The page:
What Does Europe’s Higher Education Institutions Offer To International Students?
Academic institutions all across Europe have developed strong reputations of being among the best in the world for a number of reasons. While European institutions are widely known for being among the most cutting-edge and innovative around the world, there are a number of other considerations that an international students needs to factor in. Statistics from The Times World University Rankings show that Europe contained 31 of the top 100 universities in the world as of 2012. The huge number has made it the second largest cluster of top universities in the world, trailing only the United States of America.
Currently, there are approximately 4,000 academic institutions that offer higher education programs with accreditation by the University Accreditation Commission for international and domestic students in Europe. Many of these institutions offer Bachelor’s, Master’s and Doctorate level courses. Moreover, what has made Europe particularly attractive in recent years are policies instituted that aim to encourage universities to offer courses in English. The increase in the number of courses taught in English, has resulted in a giant influx of international students, making European education a key driver of the European economy. The number of English-taught courses available in Europe as of 2007 was only 1,000. Currently this number stands at around 5,000.
The courses taught in English by European institutions cater to a wide variety of fields and disciplines. Statistics show that Business and Economics are the most popular English-taught courses in Europe making up 28% of all courses. There has also been a marked increase in courses relating to other disciplines like Engineering, Humanities, Life Sciences and Social Sciences, that are taught in English. Medicine has also become a widely popular course that many international students are flocking to Europe to pursue.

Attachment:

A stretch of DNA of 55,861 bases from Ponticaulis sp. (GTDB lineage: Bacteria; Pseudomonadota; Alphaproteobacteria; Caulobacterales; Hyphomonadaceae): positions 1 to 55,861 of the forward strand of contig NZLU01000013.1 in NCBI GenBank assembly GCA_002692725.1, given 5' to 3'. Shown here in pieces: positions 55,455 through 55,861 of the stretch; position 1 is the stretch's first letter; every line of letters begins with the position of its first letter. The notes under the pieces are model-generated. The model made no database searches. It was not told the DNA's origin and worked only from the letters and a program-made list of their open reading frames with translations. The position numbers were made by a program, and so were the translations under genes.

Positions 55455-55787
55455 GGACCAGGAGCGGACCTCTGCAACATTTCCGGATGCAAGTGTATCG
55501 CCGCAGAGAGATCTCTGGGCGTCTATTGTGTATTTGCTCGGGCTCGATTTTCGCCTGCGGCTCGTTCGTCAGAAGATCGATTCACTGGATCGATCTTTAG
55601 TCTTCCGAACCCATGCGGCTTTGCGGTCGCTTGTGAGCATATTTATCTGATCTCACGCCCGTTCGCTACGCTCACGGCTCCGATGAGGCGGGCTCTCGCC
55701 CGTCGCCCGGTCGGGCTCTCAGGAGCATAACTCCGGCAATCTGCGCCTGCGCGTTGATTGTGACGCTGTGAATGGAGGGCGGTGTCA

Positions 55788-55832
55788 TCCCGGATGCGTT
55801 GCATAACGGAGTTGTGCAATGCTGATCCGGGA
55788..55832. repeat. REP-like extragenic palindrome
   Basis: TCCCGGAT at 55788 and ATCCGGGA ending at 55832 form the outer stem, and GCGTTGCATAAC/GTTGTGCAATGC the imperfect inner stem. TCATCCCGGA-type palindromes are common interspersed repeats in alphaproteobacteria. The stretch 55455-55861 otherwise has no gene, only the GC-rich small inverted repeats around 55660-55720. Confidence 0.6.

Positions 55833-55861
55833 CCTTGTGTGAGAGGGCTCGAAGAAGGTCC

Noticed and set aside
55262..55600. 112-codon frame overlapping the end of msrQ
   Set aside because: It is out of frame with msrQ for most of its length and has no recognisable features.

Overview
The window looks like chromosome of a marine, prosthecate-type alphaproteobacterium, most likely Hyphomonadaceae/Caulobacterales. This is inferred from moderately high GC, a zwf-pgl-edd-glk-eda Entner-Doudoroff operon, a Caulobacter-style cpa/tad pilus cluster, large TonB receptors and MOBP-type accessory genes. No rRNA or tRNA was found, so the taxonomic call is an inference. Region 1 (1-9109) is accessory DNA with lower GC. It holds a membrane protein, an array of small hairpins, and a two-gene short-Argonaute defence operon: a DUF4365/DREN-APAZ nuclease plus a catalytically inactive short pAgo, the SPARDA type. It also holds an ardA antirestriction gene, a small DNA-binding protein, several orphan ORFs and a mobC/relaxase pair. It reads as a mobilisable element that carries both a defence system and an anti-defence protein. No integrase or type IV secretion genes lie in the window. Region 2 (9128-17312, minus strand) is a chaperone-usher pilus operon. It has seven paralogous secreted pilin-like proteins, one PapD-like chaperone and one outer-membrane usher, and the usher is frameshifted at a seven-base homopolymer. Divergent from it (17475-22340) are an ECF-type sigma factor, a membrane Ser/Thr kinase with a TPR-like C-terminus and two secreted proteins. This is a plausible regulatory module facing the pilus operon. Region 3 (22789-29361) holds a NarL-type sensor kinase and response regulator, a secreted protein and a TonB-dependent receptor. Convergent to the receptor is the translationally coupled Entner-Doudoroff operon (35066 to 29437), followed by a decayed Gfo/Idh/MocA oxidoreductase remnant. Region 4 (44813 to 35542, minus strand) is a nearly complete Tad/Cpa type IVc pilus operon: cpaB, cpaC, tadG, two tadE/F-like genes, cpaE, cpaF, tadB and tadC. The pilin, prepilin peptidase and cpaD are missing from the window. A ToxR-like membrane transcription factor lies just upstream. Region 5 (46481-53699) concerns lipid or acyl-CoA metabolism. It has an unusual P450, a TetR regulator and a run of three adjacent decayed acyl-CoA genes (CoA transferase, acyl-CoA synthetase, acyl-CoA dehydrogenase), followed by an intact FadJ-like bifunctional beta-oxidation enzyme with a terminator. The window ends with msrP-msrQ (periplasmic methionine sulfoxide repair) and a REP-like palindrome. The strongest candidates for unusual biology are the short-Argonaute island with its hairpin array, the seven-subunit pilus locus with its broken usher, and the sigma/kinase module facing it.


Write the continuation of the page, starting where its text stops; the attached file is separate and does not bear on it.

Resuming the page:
Increased Transparency And Compatibility
While English-taught courses are significant for international students, Europe does offer a number of other reasons to pursue higher education here. In 1999, European ministers from various countries got together to develop educational strategies that have now come to be known as the Bologna Declaration. The purpose of the Bologna Declaration was to create a system whereby domestic and international students were provided with the finest education, that was also fully accredited and acknowledged by European and non-European bodies. The three cycle system that was instituted consists of Bachelor’s degree that typically spans three to four years, a Master’s Degree that may span between one and two years, and a Doctorate Degree that spans three years.
Europe has also introduced the European Credit Transfer System (ECTS) in recent years, increasing the flexibility and opportunities that students are afforded within the continent. ECTS allows students to switch from one European University Accreditation to another midway through an academic program, without having to lose out on the courses they have already completed. The purpose of ECTS is to increase the course compatibility between different academic institutions within Europe. Students can now seamlessly transfer between colleges, during an academic program, or after one stage of the three tier cycle is complete (e.g. Bachelor’s to Master’s).